‘Go home’ rhetoric
The Conservative manifesto says that the EU Settlement Scheme was introduced for EU citizens who came to live in the UK before the referendum to ensure ‘they feel a welcomed and valued part of our country and community after Brexit’.
Our research shows that this is not what many EU citizens in fact feel. Rather, the images of the Home Office ‘Go Home’ vans from 2013, introduced as part of the hostile environment espoused by Theresa May (then Home Secretary), is more representative of what EU nationals experience.
The majority of EU nationals we have spoken to, as part of our UK in a Changing Europe project, have been subject to ‘’go home’’ rhetoric in one way or another since the referendum.
Others note that discriminatory comments are not just the hallmark of post-referendum life: they say that this rhetoric was always there but now people feel more empowered to voice those such sentiments in public.
This increasing hostility to migrants is supported by police data, which show that the number of recorded hate crimes has more than doubled in the past five years, spiking around the time of the referendum.
Alongside our focus groups, we have been running an online survey (which is still open).
To date we have had more than 100 responses from EU nationals from over 25 EU countries, the majority of whom have been living and working in the UK for more than five years.
The word that features most commonly in our survey responses is ‘unwelcome’.
‘’I am feeling less welcome in a country I consider home’’ (Spanish female, living in the UK for 15 years)
One interviewee, from King’s Lynn, told us that she is now increasingly asked “where are you from?”. She said it immediately made her feel different and like she didn’t belong. She said the subtext is: “You’re not from here.” She has lived in the UK for 15 years and is now a British passport holder, relinquishing her Lithuanian passport to settle here permanently.
Others speak of the stress this question causes them on a daily basis, even when the question is asked with conversational intent.
An Italian who has lived in the UK for nine years told us “I get asked where I’m from constantly, which is pretty anxiety inducing, as I’m never sure whether my answer will be considered an ‘acceptable‘ country or not; needless to say, most people mean it as a genuine ‘getting to know you’ question, but I’m not too keen to play Schrödinger’s Racist on a daily basis’’.
‘’I experienced racist remarks whilst speaking in my native language on the phone. A receptionist at the surgery in which I’m a patient replied: ‘That’s not how we do it in this country’ when I asked if I could book an allergy test’’ (Italian female, 10 years in the UK).
A related theme which emerged from our survey and focus groups is that EU nationals feel more visible: ‘’I am more self-conscious about how others perceive me, as a non-British person living and working in the UK’’ (Hungarian female, 10 years+ in UK).
Others do not feel comfortable speaking their own language on the streets and in communities. Some report that they now feel “stared at” if they do, and there are increasing levels of self-censorship amongst EU nationals living in the UK.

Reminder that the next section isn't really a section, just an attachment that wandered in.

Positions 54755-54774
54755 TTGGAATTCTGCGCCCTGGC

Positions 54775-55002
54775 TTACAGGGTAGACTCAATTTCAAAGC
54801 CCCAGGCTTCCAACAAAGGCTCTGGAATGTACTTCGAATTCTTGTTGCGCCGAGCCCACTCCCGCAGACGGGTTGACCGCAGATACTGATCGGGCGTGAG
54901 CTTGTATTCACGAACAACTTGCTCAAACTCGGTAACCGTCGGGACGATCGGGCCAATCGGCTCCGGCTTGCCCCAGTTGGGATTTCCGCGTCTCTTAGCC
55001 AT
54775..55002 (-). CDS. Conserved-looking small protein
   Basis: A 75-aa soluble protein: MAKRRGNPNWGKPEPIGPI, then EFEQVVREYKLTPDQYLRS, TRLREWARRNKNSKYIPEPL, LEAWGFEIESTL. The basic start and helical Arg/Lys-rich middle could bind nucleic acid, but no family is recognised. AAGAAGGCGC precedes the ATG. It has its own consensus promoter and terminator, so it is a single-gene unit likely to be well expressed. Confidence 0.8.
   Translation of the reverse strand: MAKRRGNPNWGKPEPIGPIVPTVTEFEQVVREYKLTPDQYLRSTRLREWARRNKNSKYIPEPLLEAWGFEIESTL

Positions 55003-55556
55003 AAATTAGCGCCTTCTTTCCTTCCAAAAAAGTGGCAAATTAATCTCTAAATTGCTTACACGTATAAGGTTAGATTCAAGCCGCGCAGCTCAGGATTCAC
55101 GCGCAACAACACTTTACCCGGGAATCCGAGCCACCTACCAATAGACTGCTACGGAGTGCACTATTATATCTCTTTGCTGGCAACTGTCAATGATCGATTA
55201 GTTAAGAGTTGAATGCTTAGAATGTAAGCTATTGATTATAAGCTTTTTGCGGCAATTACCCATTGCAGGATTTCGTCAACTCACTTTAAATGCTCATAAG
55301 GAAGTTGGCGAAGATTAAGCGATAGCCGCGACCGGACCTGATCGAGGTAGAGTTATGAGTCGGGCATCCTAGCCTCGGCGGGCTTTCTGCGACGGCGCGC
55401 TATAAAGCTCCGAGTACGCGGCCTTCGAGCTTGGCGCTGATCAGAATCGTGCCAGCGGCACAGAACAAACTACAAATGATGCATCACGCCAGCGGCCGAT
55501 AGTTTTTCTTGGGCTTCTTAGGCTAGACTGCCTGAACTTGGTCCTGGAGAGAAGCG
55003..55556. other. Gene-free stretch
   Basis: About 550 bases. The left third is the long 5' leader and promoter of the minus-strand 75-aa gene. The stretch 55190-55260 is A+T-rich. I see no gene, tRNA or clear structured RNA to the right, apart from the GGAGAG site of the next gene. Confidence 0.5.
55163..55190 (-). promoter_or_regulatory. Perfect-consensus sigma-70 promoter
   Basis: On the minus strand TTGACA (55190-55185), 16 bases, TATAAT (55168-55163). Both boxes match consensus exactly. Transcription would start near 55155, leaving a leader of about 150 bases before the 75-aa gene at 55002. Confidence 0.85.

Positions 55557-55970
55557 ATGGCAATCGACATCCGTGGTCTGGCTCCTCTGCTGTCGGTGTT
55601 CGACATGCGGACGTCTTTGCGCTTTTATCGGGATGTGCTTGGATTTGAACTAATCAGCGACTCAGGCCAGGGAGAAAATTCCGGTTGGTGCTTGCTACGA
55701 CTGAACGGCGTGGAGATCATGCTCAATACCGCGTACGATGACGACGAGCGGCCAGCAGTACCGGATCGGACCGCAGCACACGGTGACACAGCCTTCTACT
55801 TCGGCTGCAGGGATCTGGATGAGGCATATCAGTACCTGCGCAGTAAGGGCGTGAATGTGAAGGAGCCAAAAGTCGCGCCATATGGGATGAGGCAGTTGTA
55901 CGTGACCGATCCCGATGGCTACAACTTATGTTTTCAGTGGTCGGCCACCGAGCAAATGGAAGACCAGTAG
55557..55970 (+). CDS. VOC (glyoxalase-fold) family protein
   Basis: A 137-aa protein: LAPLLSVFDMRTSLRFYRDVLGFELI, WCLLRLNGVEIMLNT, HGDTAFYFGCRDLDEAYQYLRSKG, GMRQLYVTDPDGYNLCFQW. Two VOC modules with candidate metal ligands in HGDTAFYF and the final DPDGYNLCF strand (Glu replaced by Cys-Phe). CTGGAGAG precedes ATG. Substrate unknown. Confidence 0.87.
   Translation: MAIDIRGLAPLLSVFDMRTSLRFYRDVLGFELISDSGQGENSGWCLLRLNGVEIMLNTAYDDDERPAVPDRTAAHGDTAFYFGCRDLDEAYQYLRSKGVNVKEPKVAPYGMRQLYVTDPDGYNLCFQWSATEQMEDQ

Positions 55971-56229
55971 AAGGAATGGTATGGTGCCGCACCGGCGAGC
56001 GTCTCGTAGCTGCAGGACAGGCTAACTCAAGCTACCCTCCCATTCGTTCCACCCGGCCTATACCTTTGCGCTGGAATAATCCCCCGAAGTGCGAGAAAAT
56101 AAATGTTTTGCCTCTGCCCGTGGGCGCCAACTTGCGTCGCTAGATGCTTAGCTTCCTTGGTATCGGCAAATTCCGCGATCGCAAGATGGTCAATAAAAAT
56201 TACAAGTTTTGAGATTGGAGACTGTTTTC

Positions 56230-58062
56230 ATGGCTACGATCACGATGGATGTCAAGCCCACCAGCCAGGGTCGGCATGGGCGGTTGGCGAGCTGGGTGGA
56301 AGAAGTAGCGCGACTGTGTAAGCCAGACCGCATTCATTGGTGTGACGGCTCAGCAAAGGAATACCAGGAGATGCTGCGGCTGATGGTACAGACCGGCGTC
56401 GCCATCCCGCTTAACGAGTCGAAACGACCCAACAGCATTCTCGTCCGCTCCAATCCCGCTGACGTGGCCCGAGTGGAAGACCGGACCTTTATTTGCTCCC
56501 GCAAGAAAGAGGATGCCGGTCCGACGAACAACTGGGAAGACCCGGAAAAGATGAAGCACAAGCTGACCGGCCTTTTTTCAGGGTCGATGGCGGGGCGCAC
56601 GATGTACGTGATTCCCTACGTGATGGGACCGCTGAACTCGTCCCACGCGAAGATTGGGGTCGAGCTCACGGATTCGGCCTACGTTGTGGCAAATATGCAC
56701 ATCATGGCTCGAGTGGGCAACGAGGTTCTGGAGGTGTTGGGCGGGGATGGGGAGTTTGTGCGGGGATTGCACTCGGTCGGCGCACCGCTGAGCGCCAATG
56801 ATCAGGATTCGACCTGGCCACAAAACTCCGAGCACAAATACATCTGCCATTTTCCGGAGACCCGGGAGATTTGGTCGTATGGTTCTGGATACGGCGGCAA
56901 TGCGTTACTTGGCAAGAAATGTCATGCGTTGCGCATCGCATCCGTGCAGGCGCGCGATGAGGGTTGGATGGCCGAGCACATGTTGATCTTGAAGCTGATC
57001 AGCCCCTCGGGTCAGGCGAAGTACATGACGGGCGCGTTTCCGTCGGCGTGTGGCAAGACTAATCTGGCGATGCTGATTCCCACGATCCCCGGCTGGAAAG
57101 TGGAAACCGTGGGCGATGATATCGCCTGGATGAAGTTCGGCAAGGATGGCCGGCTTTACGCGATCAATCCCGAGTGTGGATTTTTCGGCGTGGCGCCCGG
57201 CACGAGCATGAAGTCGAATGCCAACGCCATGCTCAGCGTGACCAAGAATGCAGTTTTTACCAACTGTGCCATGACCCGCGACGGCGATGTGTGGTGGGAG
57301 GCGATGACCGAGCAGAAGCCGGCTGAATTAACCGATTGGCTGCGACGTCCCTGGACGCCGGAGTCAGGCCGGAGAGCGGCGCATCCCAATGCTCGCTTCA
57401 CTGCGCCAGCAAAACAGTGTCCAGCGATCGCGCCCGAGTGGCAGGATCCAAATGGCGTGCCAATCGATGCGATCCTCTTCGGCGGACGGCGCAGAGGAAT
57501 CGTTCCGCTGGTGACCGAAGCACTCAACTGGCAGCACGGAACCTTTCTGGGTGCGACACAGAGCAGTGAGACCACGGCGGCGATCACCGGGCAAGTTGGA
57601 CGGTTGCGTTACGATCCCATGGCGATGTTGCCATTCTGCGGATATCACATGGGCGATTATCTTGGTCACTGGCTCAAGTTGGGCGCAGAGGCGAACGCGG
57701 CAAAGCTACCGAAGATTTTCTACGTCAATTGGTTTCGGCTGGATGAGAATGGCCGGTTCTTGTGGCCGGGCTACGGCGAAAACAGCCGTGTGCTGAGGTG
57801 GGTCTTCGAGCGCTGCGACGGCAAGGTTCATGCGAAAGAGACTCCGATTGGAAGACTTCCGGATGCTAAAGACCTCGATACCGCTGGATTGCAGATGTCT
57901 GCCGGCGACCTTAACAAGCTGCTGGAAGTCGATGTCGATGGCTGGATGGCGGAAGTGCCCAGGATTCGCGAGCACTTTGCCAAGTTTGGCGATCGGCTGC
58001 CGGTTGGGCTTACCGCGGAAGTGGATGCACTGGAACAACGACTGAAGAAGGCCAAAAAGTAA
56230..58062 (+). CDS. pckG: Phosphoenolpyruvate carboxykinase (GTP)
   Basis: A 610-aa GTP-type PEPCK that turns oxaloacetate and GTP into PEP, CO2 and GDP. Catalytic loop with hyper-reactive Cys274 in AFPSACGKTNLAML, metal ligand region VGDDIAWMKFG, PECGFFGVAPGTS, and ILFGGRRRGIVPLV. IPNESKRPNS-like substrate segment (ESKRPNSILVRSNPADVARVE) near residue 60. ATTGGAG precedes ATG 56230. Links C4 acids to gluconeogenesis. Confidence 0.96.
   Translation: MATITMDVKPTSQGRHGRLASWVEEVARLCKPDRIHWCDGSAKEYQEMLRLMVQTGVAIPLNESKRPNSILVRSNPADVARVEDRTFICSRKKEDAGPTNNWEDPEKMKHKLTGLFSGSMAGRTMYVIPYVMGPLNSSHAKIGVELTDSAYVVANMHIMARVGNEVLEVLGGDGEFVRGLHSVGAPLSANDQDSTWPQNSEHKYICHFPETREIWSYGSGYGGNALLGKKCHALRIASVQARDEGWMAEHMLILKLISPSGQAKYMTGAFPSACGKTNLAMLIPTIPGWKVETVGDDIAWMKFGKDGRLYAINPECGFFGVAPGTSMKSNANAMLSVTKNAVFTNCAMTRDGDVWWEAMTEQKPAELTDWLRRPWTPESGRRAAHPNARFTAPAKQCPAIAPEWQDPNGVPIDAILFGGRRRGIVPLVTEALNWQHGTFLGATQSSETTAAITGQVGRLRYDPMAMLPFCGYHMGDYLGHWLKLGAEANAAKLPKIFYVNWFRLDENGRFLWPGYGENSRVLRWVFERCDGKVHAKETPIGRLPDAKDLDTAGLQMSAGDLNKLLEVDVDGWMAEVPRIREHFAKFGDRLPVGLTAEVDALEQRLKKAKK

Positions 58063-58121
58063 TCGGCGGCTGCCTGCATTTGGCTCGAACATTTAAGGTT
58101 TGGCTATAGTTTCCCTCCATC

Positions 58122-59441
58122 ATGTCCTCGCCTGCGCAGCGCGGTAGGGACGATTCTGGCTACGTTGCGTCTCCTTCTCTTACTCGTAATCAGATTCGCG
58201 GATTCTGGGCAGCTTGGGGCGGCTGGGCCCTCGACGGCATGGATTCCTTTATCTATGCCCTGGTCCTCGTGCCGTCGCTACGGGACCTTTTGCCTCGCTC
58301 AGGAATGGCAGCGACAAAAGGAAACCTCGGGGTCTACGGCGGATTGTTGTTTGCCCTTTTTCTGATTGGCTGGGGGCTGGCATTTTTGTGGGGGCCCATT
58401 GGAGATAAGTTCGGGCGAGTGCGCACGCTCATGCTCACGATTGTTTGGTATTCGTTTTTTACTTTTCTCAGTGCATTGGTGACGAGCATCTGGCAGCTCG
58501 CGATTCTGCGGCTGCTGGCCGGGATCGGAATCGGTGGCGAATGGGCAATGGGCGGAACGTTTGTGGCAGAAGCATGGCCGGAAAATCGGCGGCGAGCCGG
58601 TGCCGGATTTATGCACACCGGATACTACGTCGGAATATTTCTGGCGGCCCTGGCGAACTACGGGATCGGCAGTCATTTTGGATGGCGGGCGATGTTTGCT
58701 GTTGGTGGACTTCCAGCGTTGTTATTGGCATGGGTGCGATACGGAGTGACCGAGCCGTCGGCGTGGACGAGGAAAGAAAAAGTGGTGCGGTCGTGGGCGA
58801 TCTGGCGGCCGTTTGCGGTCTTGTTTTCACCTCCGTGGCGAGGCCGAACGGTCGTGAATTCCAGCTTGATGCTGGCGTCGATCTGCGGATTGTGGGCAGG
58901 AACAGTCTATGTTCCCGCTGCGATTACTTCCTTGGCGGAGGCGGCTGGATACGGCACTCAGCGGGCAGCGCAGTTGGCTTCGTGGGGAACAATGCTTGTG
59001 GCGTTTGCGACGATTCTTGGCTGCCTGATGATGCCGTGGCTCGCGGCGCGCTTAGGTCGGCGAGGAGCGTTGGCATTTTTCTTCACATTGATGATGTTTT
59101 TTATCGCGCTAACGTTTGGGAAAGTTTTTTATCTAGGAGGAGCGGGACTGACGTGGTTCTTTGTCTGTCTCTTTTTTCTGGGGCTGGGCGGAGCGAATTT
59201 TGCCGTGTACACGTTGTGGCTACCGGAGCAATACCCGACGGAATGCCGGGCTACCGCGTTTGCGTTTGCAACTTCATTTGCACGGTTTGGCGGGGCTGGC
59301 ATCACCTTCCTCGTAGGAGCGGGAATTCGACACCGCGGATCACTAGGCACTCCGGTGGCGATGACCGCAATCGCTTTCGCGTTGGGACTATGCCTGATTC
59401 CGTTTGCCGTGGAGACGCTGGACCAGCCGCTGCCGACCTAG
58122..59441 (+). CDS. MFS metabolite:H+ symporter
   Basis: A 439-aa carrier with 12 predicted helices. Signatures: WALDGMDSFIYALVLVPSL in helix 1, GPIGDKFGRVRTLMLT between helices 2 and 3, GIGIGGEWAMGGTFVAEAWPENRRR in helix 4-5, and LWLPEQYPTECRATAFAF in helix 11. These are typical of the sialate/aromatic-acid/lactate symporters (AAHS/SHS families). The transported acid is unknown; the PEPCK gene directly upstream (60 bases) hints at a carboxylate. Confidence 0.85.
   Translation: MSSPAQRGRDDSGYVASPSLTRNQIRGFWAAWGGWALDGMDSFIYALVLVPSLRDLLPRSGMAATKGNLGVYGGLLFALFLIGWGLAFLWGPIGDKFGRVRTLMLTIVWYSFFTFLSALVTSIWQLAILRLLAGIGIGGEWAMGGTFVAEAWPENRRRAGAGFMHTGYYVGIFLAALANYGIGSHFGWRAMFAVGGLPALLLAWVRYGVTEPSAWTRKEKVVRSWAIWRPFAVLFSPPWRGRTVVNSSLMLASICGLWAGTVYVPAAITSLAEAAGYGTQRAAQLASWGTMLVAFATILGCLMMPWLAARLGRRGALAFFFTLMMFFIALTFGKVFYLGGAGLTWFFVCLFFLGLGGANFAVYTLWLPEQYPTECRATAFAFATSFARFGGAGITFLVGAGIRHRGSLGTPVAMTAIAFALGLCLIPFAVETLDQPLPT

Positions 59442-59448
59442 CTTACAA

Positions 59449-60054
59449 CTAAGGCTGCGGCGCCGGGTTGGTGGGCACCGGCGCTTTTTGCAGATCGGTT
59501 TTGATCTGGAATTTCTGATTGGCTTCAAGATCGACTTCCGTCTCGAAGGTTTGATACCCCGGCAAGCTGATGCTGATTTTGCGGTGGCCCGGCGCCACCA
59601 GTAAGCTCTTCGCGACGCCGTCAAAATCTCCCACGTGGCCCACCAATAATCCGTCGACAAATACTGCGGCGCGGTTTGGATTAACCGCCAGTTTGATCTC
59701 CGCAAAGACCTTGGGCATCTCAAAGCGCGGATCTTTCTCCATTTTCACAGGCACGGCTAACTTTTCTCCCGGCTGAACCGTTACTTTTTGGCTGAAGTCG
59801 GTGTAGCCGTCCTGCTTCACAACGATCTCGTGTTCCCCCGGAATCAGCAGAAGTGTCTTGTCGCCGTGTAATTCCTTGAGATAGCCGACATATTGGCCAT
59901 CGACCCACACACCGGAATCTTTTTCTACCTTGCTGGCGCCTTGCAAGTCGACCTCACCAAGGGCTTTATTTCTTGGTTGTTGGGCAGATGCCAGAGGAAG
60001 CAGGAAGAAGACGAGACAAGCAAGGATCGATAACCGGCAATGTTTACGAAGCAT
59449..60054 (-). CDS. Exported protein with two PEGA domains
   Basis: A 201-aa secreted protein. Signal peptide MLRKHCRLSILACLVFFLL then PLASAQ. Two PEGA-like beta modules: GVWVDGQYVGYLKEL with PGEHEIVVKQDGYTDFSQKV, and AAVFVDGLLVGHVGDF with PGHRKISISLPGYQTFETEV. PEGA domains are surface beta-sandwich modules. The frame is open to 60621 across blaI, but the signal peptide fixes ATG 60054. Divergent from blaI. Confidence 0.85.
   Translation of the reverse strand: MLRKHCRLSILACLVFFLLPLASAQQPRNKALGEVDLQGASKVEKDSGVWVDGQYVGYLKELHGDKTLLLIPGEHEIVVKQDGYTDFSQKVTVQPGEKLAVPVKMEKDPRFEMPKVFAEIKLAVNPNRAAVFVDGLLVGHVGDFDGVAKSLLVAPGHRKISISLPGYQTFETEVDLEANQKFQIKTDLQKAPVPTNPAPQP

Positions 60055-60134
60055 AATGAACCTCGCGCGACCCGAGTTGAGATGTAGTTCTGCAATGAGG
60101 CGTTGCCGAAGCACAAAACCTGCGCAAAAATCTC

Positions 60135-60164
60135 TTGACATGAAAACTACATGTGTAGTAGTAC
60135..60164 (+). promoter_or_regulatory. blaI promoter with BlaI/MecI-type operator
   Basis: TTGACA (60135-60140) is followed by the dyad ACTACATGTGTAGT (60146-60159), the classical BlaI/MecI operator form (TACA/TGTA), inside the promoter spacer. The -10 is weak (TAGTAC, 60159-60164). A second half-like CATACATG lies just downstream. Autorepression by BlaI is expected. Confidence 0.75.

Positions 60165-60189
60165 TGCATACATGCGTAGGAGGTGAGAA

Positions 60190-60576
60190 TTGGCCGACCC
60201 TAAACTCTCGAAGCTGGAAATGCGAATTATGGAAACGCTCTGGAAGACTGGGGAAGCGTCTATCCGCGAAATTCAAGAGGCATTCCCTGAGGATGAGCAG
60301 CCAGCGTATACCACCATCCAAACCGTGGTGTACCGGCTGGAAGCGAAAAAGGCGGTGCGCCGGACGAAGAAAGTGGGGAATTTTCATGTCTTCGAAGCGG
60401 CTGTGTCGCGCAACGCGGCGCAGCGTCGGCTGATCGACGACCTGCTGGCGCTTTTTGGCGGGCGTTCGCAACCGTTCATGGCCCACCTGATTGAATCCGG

‘’After reading so many news stories on hate crime, I think twice before speaking Romanian in public in certain areas’’ (Romanian female, nine years in UK).
Others speak of having family or friends visit from their country of origin – for example over the summer – who do not speak English (and do not plan to stay in the UK), and who receive remarks on the street about speaking their own language to one another.
The survey evidence also shows how EU nationals engage in self-censorship when in public and out in communities: “I do not take calls from my relatives when I’m in a public enclosed space (public transport, trains, waiting rooms) because I don’t want to be identified as an immigrant and I don’t know how people will react to hearing me speak a different language” (Italian female, five years living in UK).
Others give examples of times when they have received abuse on the street because of their accent, even when speaking English: “Yes. I am more careful when speak outside, don’t want people hear my foreign accent. Recently a man shouted at me ‘Bloody foreigner’ hearing my conversation in a shop” (online survey).
But there is support too…
We held focus groups at specialist migrant support charities across the country including GYROS in Great Yarmouth (where one of us still works part-time), ACCESS in King’s Lynn, the Rosmini Centre in Wisbech and the Refugee and Migrant Centre in Birmingham.
Each organisation is based in urban areas with high levels of deprivation.
The role of these agencies in supporting the integration of migrant communities in light of this ‘go home’ rhetoric was noted by some of the participants in the focus groups. ‘’I am treated like a human here [GYROS], people smile and look into my eyes when I am talking. Everywhere else I feel I am a problem. A burden’’ (Lithuanian national, Great Yarmouth).
This is also reflected in some of the responses within the survey. “…[G]enerally the media stories have made me feel unwelcome. But my community – of choice and geography – are welcoming’’. (Romanian female, five years+ in UK). Another said: “People in my neighbourhood are and have been very welcoming” (French male, five years+ in UK).
Some suggest it has brought EU nationals living in the UK closer together in solidarity while others say it’s brought them closer to British nationals: ‘’Many more British people are keen to emphasise in conversations their European identity and sympathy for non-UK EU nationals” (German female, 10 years in the UK).
By Professor Catherine Barnard, senior fellow at The UK in a Changing Europe, Fiona Costello and Sarah Fraser Butlin, University of Cambridge.